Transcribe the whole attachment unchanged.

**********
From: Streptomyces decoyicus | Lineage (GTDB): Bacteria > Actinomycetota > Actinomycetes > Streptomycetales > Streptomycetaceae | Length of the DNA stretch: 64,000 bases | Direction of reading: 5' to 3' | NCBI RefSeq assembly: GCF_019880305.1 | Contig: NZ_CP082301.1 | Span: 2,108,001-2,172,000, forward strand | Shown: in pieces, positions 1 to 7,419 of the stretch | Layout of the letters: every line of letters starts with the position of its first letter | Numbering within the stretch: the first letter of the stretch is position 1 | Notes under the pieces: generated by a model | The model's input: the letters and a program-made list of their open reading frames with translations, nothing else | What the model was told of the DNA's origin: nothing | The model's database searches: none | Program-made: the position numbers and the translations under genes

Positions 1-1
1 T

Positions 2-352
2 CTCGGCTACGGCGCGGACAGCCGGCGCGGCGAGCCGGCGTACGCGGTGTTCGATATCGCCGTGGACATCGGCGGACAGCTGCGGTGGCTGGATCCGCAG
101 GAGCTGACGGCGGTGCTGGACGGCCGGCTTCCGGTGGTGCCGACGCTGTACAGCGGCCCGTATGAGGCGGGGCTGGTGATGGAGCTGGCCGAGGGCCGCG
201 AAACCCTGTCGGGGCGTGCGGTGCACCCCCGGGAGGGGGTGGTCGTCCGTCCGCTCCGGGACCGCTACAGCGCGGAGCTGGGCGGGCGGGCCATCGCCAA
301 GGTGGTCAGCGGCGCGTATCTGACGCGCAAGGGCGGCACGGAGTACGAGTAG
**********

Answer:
From: Streptomyces decoyicus | Lineage (GTDB): Bacteria > Actinomycetota > Actinomycetes > Streptomycetales > Streptomycetaceae | Length of the DNA stretch: 64,000 bases | Direction of reading: 5' to 3' | NCBI RefSeq assembly: GCF_019880305.1 | Contig: NZ_CP082301.1 | Span: 2,108,001-2,172,000, forward strand | Shown: in pieces, positions 1 to 7,419 of the stretch | Layout of the letters: every line of letters starts with the position of its first letter | Numbering within the stretch: the first letter of the stretch is position 1 | Notes under the pieces: generated by a model | The model's input: the letters and a program-made list of their open reading frames with translations, nothing else | What the model was told of the DNA's origin: nothing | The model's database searches: none | Program-made: the position numbers and the translations under genes

Positions 1-1
1 T

Positions 2-352
2 CTCGGCTACGGCGCGGACAGCCGGCGCGGCGAGCCGGCGTACGCGGTGTTCGATATCGCCGTGGACATCGGCGGACAGCTGCGGTGGCTGGATCCGCAG
101 GAGCTGACGGCGGTGCTGGACGGCCGGCTTCCGGTGGTGCCGACGCTGTACAGCGGCCCGTATGAGGCGGGGCTGGTGATGGAGCTGGCCGAGGGCCGCG
201 AAACCCTGTCGGGGCGTGCGGTGCACCCCCGGGAGGGGGTGGTCGTCCGTCCGCTCCGGGACCGCTACAGCGCGGAGCTGGGCGGGCGGGCCATCGCCAA
301 GGTGGTCAGCGGCGCGTATCTGACGCGCAAGGGCGGCACGGAGTACGAGTAG